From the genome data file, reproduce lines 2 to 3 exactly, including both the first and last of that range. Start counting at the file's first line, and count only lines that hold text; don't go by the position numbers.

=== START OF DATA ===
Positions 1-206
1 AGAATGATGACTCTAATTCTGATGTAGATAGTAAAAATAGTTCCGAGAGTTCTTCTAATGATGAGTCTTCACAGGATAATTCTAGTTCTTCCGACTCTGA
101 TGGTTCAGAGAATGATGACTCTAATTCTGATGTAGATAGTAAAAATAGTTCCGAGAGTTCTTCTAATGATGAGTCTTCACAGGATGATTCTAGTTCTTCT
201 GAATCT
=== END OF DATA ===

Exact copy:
1 AGAATGATGACTCTAATTCTGATGTAGATAGTAAAAATAGTTCCGAGAGTTCTTCTAATGATGAGTCTTCACAGGATAATTCTAGTTCTTCCGACTCTGA
101 TGGTTCAGAGAATGATGACTCTAATTCTGATGTAGATAGTAAAAATAGTTCCGAGAGTTCTTCTAATGATGAGTCTTCACAGGATGATTCTAGTTCTTCT